My colleague Jessica Smith recently wrote an article setting out necessary considerations in relation to international relocation with your child. Following on from that, it is also important to specifically consider the impact of the Covid-19 pandemic upon any arrangements. Although no one has been able to avoid it over the unprecedented past year, it is important to be aware that the pandemic will be a relevant consideration for the courts when deciding issues of international relocation or specific issues concerning children and international travel.
As we move out of lockdown, it is likely that these issues will become even more relevant and should be considered at the outset, prior to any application to court being made.
Considerations for international relocation
The past year has been incredibly difficult for everyone and many people have considered adjustments to their lives, including their living arrangements. Some parents may find that their priorities have changed, for example if their relationship has broken down, they may no longer have a reason to stay in the UK. They may wish to return to their home country, or the location of their family, with their child. Some people may also wish to move for health reasons, for example escape a pandemic hotspot, or for economic reasons such as cheaper living costs and flexibility related to home working.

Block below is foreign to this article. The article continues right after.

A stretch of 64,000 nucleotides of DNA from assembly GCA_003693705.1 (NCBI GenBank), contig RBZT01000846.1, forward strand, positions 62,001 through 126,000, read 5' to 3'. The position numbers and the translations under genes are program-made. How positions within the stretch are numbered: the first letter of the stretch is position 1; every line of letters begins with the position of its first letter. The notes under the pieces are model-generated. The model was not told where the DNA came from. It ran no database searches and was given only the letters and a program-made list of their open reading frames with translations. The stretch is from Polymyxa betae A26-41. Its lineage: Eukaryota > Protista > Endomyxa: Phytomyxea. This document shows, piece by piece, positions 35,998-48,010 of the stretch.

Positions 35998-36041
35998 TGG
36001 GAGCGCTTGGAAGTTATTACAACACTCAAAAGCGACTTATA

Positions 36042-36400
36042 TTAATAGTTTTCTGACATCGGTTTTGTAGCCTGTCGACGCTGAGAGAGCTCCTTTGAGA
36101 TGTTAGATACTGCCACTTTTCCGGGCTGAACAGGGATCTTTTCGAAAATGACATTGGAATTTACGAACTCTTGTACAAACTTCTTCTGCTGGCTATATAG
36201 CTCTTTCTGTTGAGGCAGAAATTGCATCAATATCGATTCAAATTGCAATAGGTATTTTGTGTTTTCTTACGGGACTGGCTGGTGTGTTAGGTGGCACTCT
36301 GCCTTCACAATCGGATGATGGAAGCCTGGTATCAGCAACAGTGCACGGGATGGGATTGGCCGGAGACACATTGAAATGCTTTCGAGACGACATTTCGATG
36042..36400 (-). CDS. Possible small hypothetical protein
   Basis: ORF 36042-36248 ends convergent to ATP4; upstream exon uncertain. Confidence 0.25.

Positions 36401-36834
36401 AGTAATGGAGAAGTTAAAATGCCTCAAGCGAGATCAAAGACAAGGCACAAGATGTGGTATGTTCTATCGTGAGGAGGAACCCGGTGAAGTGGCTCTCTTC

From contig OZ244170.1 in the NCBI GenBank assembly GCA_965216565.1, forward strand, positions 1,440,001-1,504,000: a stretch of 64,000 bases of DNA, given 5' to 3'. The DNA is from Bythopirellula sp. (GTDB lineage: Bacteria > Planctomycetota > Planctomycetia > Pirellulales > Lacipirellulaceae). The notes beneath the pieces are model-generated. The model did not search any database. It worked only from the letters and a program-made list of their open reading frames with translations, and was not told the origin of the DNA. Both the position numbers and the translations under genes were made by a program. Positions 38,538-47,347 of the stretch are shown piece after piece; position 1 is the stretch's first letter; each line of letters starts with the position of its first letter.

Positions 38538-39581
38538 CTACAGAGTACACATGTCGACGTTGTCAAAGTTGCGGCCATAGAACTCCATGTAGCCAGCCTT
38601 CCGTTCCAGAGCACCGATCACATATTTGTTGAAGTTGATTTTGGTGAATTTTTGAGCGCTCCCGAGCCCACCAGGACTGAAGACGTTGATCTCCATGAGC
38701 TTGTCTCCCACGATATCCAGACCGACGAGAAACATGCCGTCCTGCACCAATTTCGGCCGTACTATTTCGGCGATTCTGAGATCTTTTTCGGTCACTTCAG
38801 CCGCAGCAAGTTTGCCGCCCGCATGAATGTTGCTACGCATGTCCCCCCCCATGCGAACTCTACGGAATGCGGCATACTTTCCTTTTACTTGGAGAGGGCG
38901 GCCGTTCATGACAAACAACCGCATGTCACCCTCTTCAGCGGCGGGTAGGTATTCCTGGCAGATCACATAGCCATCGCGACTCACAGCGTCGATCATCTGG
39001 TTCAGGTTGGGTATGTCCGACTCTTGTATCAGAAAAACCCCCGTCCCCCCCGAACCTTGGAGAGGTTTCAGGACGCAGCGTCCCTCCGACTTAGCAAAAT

As stated in Jessica’s article, there are a number of considerations for the court when deciding upon a dispute in relation to international relocation. In addition to the points which must always be considered if the other parent does not agree to your move overseas, you should be sure to think about the following ‘pandemic points’:
It is possible to make an application for leave to remove now if necessary. The Family Courts have continued to process and hear applications throughout the past year, often by video or by telephone. Decisions can be made at this time, despite the restrictions which remain in place.
You should, however, consider whether the best time to make a court application is now, or whether it would be preferable to see how the situation changes as we move out of lockdown and additional countries are added to the ‘green list’ for travel. It may be that, as the restrictions ease, ease of travel may assist in finding an agreement with the other parent and obtaining consent to the move and this could avoid stress and cost that the lengthy court process would cause for you both. If the practical details of the move are uncertain because of the uncertainties around travel, this may weaken an otherwise strong application.
As the pandemic is by definition worldwide, the parent wishing to move with their child should consider the location that they are moving to in light of the restrictions currently in place, for example, which level of the ’traffic light’ system the country is currently in, he restrictions in the destination country, the level of coronavirus cases in the country and how their vaccination program is progressing. These points will be relevant both for the wellbeing of the child and for the practical arrangements for contact with the other parent.